In recent months, gold’s rise has been attributable primarily to continued weakness in the U.S. dollar, with the yellow metal rising as investors looked to move their reserve holdings from the greenback to hard currency. But over the last week, precious metals have been given another boost as general economic uncertainty sets in around the world.
When Dubai World reported last week that it would suspend debt payments for six months as it undergoes a restructuring of operations, investors scrambled to adjust asset allocation strategies, fearful that unexpected weakness from one of the world’s richest regions could signal a tough stretch ahead for the global economy. It is believed that UK banks collectively have nearly $5 billion of exposure to Dubai, although most of these loans are associated with parts of the company not included in the restructuring.
Since the announcement, investors have struggled to digest and interpret the developments out of Dubai, watching eagerly to see if oil-rich neighbors step in to assuage the situation. Opinions on the significance of Dubai’s troubles vary significantly: some see it as an isolated incident of a state borrowing beyond its means that has been blown out of proportion, while others view Dubai as the first domino to fall in what could be a very broad and very severe debt crisis in the emerging world.
ETF Plays On Gold
Many investors have begun adding moderate gold holdings as a form of “portfolio insurance.” If Dubai turns out to be the canary in the coal mine, setting off a wave of sovereign debt defaults, global equity markets could tumble, and those looking for a safe place to park their assets could snap up precious metals. The SPDR Gold Trust (GLD), which buys and stores gold bars in secure vaults, is by far the most popular and most direct ETF option for gaining exposure to gold prices. But it’s hardly the only way to do so (see the complete guide to gold ETFs for an exhaustive list of options).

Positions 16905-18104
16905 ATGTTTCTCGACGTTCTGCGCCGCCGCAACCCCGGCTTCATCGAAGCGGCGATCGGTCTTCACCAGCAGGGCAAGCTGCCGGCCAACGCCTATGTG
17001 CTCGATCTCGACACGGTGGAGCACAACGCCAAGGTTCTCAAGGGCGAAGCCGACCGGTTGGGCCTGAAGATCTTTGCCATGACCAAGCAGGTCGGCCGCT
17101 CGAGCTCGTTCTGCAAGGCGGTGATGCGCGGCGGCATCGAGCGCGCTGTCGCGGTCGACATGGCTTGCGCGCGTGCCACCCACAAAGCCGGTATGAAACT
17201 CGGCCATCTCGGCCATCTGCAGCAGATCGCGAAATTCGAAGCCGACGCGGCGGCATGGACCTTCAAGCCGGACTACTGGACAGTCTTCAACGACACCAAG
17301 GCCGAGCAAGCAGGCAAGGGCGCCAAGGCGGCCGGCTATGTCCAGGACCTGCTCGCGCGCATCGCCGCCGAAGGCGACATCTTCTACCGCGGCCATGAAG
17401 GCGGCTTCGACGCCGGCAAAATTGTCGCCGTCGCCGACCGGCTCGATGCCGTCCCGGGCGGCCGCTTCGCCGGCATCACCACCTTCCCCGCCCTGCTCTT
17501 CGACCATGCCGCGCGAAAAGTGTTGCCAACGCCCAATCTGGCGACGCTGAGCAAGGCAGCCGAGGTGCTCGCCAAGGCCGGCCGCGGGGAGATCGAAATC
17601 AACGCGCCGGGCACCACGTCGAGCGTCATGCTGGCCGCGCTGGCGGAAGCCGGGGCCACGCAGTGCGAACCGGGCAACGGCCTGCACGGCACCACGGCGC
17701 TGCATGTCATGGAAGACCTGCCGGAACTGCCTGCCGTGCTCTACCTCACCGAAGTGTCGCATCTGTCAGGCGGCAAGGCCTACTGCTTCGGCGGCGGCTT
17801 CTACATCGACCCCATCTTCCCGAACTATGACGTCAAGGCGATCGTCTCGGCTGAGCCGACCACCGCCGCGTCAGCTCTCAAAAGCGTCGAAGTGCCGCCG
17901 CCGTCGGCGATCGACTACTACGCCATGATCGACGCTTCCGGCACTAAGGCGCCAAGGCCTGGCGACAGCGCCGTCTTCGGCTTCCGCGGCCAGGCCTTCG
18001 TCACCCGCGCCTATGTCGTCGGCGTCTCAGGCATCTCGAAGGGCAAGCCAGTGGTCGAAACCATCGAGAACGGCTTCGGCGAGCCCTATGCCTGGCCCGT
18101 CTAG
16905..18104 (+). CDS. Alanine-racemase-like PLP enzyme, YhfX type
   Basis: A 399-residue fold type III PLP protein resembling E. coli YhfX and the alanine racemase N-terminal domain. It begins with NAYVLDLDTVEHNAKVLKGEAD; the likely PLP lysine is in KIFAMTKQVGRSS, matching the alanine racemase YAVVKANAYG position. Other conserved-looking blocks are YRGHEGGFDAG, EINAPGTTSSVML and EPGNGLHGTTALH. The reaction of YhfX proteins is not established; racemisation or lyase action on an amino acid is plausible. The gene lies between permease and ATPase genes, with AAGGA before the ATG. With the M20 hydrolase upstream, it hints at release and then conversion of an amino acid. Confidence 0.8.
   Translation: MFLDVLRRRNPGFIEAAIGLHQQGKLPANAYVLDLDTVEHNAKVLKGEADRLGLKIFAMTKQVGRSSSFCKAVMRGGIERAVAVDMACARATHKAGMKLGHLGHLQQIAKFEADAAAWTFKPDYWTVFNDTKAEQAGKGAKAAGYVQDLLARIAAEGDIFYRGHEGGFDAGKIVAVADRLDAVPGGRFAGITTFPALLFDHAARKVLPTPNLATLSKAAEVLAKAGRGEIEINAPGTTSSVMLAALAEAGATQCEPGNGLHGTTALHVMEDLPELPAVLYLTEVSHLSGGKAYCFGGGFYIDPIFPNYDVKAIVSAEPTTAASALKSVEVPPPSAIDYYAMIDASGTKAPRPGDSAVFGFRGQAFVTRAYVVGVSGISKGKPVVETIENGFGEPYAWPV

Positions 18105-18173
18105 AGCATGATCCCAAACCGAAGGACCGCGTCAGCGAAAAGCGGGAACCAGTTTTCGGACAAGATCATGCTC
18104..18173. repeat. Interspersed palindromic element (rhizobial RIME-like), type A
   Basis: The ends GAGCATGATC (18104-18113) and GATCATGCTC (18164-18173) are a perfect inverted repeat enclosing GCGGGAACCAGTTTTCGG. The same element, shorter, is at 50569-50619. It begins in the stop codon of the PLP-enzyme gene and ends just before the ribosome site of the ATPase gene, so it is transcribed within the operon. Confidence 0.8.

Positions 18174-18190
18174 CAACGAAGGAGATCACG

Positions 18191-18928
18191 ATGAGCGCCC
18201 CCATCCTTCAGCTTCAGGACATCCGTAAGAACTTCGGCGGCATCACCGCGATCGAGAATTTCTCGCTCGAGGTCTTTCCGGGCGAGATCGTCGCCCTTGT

Some investors have been hesitant to reduce their equity holdings significantly, fearful of missing out on a sustained market rally that has pushed most major benchmarks higher in recent months if Dubai does turn out to be just a small bump in the road. For those looking to partially hedge their bets while still taking part in any upside, metals and mining ETFs may present an interesting opportunity. There are a number of funds offering exposure to this sector, including:
- Dow Jones Emerging Markets Metals & Mining Titans Index Fund (EMT): This ETF focuses on the largest publicly-traded mining companies involved in precious and industrial metals exploration, extraction, and production within the emerging world. As gold prices have risen in recent months, so too have the stocks of companies mining the metal, making mining ETFs a popular way to gain exposure to gold prices without reducing equity allocations. Since August, the correlation between EMT and GLD has been above 0.90. EMT has big weightings to Brazil and China.
- Market Vectors Gold Miners ETF (GDX): This ETF is perhaps more of a pure-play on gold miners (whereas EMT includes industrials metals miners as well), investing in stocks of many of the world’s largest precious metals producers. GDX assets have swelled to more than $5 billion in recent months as investors have sought out a leveraged play on gold prices.
- Market Vectors Junior Gold Miners ETF (GDXJ): Whereas GDX invests in large mining companies, such as Barrick, Goldcorp, and Newmont Mining, GDXJ invests in smaller gold miners with less developed operations and less stable cash flows. GDXJ was just launched in mid-November, and has returned more than 15% since its inception.
Disclosure: No positions at time of writing.